In this program you can choose:
- Daily Stocks
- Daily Futures
- Both Equities and Futures
Each program has multiple portfolios to help fit your investment needs.
DIVERGENCE is a well-known concept that recognizes when two related markets are moving away from each other. We often see this in the major index markets, the S&P and NASDAQ, or in two related stocks such as Dell and Hewlett-Packard.
Our method is called technical divergence, and it occurs when the price moves higher but a momentum indicator moves lower, or when the opposite pattern happens. “Momentum falling” really means that prices are moving higher at a slower rate, a situation that most often predicts change. Chart 1 gives two examples of stochastic divergence (using our own formula), both with prices rising and momentum falling. In both cases this pattern is followed by a drop in prices, then a continuation of the trend. Our Divergence strategy will trade the reaction following the divergence pattern.
- This is a short-term strategy, holding a position for an average of 5 to 8 days.
- It has a low correlation to trend-following because it is taking positions either opposite to the direction of the trend, or at a time when prices are moving sideways.
- It has a high likelihood of success on individual trades.
- Profits per trade are smaller than trend-following because trades are held for less time.
- It works for stocks and futures using the same rules and specifications
Performance of Stocks and Futures
We use the information ratio (annualized rate of return divided by annualized standard deviation) to show which markets have the best return for the risk taken. A higher value shows more return for risk. Below zero shows a loss. Chart 2 shows the ratios for the historic simulated performance of 146 stocks dynamically selected based on a combination of high liquidity and above average volatility. The actual number of stocks in the daily signals will vary to include those of particular interest in the current market regardless of capitalization. We will remove stocks, with notification, after a period of low activity or delisting.
Each stock is traded with an investment of $10,000 and a cost of $8 per transaction. We selected that combination because the Divergence strategy holds trades, on about 4 to 5 days; therefore, per share profits are smaller than long-term programs and commission costs will have a larger impact. You can improve the returns by trading larger positions or by lowering the transaction costs.
We offer two sample stock portfolios using 10 and 30 stocks. If you need something in between portfolio, for example, a 15-stock portfolio, we suggest you follow the 30-stock portfolio and take the first 15 signals. Because the larger portfolios may not find enough signals all the time, you can pick the first 10 that occur and come very close to the same portfolio returns. The main advantage of a larger number of stocks is the diversification, which results in a smoother performance but generally a lower return. This can be seen in the simulated NAVs in the chart below.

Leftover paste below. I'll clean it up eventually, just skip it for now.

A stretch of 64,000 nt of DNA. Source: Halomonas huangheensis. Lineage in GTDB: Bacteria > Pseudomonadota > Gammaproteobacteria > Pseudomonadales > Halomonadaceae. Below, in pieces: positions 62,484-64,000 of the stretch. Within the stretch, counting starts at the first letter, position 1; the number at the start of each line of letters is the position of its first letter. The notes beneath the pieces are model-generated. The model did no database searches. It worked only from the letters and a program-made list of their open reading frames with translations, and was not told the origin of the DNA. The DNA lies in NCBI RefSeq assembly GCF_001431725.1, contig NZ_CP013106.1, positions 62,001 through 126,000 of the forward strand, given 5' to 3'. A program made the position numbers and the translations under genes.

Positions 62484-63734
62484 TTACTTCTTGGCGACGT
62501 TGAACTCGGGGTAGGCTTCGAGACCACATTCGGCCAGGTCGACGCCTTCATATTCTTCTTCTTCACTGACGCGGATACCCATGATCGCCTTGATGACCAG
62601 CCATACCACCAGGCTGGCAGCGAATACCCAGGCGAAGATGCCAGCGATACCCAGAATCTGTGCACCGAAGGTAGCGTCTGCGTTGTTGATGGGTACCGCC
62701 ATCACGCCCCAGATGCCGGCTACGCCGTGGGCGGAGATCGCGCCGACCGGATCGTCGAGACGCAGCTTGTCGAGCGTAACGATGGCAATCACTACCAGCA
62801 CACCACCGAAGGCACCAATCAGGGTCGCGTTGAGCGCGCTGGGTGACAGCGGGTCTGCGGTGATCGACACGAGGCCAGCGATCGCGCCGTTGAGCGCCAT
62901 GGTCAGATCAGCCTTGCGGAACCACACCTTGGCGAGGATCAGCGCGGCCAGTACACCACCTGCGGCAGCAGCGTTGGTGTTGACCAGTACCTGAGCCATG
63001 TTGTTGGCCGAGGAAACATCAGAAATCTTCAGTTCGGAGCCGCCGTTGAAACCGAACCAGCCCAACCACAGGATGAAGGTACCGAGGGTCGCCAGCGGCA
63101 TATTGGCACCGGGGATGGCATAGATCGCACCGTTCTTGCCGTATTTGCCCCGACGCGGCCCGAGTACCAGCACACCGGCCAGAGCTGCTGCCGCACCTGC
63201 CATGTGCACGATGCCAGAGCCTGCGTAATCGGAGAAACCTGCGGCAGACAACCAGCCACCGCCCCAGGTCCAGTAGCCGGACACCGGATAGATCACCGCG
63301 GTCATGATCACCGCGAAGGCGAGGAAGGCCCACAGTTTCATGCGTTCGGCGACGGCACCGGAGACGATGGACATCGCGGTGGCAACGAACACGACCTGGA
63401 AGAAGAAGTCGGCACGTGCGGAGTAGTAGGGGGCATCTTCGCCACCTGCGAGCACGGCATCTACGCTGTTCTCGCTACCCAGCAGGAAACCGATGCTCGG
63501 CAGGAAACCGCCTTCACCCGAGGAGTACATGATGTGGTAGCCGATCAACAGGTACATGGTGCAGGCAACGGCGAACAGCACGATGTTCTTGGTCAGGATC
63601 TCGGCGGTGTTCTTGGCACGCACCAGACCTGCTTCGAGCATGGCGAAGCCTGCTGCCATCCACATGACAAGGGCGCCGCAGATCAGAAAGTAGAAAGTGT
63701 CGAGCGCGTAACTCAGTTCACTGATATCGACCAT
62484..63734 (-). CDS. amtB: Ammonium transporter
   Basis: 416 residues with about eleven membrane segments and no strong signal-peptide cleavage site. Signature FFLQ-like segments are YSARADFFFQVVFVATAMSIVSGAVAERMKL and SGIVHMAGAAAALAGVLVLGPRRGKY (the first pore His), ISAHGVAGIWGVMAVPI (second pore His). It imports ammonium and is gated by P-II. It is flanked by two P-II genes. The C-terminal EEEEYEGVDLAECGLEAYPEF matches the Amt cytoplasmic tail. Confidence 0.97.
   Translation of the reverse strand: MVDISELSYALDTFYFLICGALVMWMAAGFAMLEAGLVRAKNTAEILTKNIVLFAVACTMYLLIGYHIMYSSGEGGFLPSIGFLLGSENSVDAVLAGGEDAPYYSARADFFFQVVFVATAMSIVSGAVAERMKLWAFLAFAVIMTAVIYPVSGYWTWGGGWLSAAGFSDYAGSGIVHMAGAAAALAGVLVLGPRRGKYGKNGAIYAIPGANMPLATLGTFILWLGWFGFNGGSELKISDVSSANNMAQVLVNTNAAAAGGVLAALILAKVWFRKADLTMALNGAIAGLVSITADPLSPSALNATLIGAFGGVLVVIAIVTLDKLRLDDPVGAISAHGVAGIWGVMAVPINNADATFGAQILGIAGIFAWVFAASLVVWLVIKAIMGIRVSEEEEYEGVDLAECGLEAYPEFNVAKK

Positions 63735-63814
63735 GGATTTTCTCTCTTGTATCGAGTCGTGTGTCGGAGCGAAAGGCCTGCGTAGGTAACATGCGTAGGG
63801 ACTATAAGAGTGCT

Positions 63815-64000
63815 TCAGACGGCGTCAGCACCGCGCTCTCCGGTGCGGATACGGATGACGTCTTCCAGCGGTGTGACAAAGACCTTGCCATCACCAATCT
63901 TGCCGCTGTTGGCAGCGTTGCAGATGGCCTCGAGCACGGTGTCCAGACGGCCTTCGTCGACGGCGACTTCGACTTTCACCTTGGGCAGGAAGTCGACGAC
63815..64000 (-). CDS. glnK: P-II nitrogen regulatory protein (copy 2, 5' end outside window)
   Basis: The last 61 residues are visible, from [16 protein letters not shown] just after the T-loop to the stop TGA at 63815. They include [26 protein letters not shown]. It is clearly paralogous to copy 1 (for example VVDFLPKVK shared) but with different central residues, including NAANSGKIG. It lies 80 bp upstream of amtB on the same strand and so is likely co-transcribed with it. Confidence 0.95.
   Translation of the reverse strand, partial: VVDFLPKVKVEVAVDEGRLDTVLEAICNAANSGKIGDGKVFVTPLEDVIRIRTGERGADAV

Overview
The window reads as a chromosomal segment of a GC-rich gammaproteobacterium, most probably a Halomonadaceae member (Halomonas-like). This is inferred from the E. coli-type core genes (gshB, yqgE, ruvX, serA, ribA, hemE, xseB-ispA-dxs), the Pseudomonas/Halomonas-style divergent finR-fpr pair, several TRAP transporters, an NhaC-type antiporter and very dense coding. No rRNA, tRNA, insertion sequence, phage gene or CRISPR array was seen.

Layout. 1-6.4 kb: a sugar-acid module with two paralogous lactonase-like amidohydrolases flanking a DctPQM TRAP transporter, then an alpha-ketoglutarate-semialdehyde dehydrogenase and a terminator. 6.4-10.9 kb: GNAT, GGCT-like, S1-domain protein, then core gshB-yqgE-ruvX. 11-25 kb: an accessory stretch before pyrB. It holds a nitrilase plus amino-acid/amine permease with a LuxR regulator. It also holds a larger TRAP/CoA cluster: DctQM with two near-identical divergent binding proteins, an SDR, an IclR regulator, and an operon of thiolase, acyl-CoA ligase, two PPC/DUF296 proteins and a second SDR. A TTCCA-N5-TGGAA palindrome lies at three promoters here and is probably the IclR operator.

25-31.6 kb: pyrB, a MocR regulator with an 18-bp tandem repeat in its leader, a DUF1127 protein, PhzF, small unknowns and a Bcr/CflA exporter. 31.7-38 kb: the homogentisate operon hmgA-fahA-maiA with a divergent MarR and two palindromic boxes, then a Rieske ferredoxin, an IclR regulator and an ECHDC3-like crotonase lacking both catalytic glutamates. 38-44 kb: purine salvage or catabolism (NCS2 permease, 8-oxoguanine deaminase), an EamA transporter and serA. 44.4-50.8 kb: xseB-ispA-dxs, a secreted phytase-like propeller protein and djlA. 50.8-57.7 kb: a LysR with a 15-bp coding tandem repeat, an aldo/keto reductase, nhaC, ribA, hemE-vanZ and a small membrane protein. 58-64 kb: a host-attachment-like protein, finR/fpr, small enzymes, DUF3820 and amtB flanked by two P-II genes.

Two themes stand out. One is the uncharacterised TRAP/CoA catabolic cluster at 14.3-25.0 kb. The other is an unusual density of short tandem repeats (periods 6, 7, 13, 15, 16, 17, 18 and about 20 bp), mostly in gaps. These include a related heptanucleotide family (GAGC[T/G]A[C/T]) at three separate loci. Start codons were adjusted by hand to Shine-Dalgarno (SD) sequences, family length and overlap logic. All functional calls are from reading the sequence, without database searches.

For current performance, please go to the home page and click on “Performance” along the top.
Chart 3. Performance of two Divergence equity portfolio and the ETF portfolio (ETFs no longer available).
Futures are the venue of professional traders because of the high cost and high leverage. They offer access to all aspects of the economy, from interest rates to grain, and include markets throughout the world. Charts 5 shows the simulated results of the Divergence program on 66 of the world’s most liquid futures markets. Results show a high likelihood of success, where net gains are significantly larger than net losses.
The futures portfolios for the Divergence program use the same method described in the Trend program and can be found in detail in the Articles menu under “Dynamic Futures Portfolios.”
Briefly, KaufmanSignals has moved from the traditional concept of fixed allocations, where the emini-S&P gets (for example) 5% and gold gets 3%, to a fully dynamic approach. The fixed allocation method is obligated to take all trades in those markets assigned to the portfolio, whether they are profitable or not. This method worked well during the 30 years that interest rates declined, but has failed during the past 3 to 5 years.
Instead, the new dynamic portfolio ranks the markets by multiple performance criteria, then chooses up to a limited number of markets for each sector. That number is as equal as possible, subject to liquidity and other constraints. All trades are entered with equal risk to maximize diversification, and sectors are volatility adjusted to avoid excess risk. Other risk controls are also used. When there are not enough markets to qualify for a sector, the portfolio will have fewer markets or even none. On average, it will fill 70% of the portfolio. Read more about this in the article.
Sample portfolios are for account sizes of $250,000, $500,000, and $1,000,000. The smaller portfolios trade fewer markets, but all markets are in either the U.S. or Europe, none in Asia. Because of the change to fully electronic markets, we cannot enter on the open in the U.S. and most European markets, which occurs shortly after the close. To make entering orders easier, we post all executions on the close of the day following the trading signals. We suggest that you can improve returns by trading near the time of the old opening, but before the release of U.S. economic reports at 8:30am New York time.
The simulated NAVs from 1992 through January 2016are shown in the chart below. The 10-futures portfolio represents $250K, the 20 is $500K, and the 30 is $1M. Updated performance of these portfolios can be found on the home page of the website under the Performance tab.
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